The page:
Reformulated gasoline (“RFG”) is gasoline blended to burn cleaner and reduce smog-forming and toxic pollutants in the air we breathe. About 75 million people are breathing cleaner air because of RFG.
History of RFG
Despite tremendous progress in reducing U.S. air pollution since the Clean Air Act was passed over 30 years ago, cars and trucks are still a major source of pollution because the number of cars and trucks and the number of miles driven keeps growing.
One way to reduce air pollution from cars and trucks is to use a gasoline that is designed to burn cleaner. This cleaner burning gasoline, called reformulated gasoline or RFG, is required by the Clean Air Act in cities with the worst smog pollution, but other cities with smog problems may choose to use RFG. The federal RFG program was introduced in 1995; RFG is currently used in 17 states and the District of Columbia. About 30 percent of gasoline sold in the U.S. is reformulated. Each oil company prepares its own formula that must meet federal emission reduction standards.
The RFG program is a significant step toward cleaning the air we breathe, and a significant component of the country’s smog reduction strategy. RFG’s air quality benefits, combined with other industrial and transportation controls aimed at smog reduction, together are responsible for the long-term downward trend in U.S. smog.
Air Quality Benefits of RFG
The first phase of the RFG program was designed to reduce the air pollution that causes smog by 64,000 tons per year in the areas that use RFG, compared to conventional gasoline—the equivalent of eliminating the smog-forming emissions from over 10 million vehicles.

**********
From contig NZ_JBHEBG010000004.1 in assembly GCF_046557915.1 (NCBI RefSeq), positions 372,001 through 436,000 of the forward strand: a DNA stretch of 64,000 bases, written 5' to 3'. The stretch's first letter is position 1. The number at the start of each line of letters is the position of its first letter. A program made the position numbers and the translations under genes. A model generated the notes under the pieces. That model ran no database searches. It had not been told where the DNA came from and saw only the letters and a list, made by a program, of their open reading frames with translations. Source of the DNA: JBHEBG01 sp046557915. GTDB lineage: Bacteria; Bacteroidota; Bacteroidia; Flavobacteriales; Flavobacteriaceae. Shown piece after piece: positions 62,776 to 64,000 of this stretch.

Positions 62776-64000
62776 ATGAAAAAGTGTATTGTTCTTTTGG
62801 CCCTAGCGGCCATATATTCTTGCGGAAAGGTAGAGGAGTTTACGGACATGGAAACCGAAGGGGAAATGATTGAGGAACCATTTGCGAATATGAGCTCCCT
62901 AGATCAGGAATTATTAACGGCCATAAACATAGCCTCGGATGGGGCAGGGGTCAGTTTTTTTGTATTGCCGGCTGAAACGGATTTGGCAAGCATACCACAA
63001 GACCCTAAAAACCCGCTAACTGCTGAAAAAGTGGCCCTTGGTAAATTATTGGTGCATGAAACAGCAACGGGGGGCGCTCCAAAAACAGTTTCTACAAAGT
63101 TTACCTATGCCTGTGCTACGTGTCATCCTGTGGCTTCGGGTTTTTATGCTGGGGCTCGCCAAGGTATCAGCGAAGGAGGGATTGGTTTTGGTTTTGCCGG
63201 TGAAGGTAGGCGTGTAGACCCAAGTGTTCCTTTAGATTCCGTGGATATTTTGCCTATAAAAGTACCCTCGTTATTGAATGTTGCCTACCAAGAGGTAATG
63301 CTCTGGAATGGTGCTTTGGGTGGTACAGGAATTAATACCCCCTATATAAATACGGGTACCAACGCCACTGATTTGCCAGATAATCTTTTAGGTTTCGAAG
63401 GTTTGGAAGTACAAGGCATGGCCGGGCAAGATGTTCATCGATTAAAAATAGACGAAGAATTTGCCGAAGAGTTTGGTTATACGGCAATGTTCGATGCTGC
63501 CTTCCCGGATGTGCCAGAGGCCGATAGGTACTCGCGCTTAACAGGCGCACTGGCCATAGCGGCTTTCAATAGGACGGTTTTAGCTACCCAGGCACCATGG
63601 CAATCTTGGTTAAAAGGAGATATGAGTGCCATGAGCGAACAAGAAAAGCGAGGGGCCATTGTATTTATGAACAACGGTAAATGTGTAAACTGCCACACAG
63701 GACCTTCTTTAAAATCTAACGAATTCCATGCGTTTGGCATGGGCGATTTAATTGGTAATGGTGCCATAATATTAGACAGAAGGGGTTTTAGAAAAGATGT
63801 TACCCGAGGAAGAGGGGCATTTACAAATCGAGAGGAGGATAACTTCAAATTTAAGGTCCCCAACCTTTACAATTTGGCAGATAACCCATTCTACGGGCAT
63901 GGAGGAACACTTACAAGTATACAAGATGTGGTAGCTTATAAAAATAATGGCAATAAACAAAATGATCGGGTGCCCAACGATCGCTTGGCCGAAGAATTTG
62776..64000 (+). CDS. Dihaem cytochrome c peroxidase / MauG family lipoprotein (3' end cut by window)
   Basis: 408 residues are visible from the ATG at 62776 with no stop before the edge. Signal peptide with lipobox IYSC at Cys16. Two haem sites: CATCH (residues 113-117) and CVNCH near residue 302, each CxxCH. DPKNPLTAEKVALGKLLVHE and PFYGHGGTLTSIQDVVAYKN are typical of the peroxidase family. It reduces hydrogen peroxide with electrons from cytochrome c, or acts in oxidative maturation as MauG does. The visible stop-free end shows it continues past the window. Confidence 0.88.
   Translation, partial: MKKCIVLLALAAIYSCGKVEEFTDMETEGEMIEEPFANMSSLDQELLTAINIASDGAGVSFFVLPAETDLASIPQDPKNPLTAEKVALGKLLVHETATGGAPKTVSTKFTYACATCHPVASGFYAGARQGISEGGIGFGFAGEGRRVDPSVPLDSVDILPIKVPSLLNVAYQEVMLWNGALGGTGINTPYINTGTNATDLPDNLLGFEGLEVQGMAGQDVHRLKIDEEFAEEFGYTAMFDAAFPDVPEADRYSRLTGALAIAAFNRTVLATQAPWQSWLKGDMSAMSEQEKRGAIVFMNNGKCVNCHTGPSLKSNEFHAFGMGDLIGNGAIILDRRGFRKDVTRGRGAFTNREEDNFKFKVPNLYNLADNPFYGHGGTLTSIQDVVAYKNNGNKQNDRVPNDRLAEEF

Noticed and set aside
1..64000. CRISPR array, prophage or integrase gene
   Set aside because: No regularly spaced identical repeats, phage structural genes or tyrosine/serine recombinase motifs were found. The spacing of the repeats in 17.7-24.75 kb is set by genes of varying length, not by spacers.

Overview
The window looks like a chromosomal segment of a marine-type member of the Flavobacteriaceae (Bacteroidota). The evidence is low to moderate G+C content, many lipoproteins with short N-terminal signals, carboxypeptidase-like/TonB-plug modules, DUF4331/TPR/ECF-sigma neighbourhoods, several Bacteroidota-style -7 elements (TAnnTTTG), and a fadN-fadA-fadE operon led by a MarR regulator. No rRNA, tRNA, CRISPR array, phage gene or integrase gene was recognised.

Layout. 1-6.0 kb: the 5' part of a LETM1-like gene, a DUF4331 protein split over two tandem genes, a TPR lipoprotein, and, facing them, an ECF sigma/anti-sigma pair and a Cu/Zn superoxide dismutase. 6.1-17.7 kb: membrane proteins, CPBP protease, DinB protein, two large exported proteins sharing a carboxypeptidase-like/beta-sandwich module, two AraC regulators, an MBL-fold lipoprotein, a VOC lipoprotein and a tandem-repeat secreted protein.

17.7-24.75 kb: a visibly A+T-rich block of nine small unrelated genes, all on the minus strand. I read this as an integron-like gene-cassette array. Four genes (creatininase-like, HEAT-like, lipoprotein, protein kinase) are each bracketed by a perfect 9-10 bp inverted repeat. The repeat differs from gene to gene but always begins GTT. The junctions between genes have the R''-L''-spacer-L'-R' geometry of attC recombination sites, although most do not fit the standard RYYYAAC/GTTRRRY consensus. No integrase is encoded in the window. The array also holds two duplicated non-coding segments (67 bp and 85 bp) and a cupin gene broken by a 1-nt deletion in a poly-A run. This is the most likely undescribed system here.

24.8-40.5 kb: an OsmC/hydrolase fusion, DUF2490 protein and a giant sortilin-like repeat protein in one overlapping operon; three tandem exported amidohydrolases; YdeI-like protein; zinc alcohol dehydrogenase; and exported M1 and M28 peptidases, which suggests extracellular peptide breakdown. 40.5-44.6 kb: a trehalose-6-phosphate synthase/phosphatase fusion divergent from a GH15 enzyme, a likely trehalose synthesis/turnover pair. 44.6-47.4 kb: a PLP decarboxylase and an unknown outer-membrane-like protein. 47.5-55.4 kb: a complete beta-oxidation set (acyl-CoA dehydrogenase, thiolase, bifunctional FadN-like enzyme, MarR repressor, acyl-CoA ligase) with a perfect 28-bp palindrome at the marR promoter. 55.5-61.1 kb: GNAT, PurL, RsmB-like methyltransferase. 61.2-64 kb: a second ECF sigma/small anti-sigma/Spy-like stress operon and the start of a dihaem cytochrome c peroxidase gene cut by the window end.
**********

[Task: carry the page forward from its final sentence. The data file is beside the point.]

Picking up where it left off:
The second (current) phase of the RFG program that began in 2000 is designed to reduce smog pollutants by an additional 41,000 tons per year in RFG areas, for a combined equivalent of eliminating the smog-forming emissions from about 16 million vehicles.
The RFG program also reduces emissions of toxic air pollutants such as benzene, a known human carcinogen. RFG reduces toxic pollutants by about 24,000 tons per year in RFG areas, the equivalent of eliminating the toxic emissions from over 13 million vehicles.
A study by the Northeast States for Coordinated Air Use Management, an organization of state air quality experts, shows that Phase I RFG reduced cancer risk from gasoline by about 12 percent, and Phase II RFG is expected to reduce cancer risk by 19 percent.
Analysis of fuel data submitted to EPA by industry for compliance purposes shows that emission reductions from the RFG program have been more than the program requires each year since the program’s introduction in 1995.